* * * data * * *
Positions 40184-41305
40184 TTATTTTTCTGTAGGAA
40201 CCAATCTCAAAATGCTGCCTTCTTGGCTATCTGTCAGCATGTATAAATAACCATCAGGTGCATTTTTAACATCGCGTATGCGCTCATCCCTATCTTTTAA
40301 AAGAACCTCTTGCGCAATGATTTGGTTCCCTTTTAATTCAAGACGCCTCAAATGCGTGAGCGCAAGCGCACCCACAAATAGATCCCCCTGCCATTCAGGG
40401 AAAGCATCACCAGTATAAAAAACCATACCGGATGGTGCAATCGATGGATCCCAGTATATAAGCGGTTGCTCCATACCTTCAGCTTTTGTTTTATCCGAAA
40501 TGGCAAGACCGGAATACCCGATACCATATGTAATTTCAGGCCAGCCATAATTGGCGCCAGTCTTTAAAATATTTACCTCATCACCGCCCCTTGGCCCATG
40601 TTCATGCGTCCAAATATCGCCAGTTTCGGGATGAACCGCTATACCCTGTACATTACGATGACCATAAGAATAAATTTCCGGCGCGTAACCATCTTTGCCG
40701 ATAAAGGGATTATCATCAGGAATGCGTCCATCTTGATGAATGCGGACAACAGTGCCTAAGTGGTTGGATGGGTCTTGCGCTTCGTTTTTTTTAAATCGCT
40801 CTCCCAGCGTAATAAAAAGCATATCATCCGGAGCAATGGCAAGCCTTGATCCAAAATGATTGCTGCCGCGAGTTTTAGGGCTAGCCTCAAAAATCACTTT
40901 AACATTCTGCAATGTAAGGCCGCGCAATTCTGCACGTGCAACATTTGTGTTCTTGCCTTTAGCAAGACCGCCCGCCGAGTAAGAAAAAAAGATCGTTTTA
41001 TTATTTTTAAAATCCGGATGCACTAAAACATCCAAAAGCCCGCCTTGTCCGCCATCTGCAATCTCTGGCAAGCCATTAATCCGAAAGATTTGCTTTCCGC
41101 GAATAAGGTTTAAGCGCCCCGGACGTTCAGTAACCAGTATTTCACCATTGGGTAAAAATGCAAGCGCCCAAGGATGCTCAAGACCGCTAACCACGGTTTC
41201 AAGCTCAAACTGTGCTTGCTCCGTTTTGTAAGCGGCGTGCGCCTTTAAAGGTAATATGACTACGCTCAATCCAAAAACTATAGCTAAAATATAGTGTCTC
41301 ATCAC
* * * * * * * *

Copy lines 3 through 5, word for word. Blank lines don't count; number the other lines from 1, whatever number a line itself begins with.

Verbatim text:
40201 CCAATCTCAAAATGCTGCCTTCTTGGCTATCTGTCAGCATGTATAAATAACCATCAGGTGCATTTTTAACATCGCGTATGCGCTCATCCCTATCTTTTAA
40301 AAGAACCTCTTGCGCAATGATTTGGTTCCCTTTTAATTCAAGACGCCTCAAATGCGTGAGCGCAAGCGCACCCACAAATAGATCCCCCTGCCATTCAGGG
40401 AAAGCATCACCAGTATAAAAAACCATACCGGATGGTGCAATCGATGGATCCCAGTATATAAGCGGTTGCTCCATACCTTCAGCTTTTGTTTTATCCGAAA